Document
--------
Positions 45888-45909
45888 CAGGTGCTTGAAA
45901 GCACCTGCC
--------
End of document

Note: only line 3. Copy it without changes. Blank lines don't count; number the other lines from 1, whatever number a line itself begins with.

45901 GCACCTGCC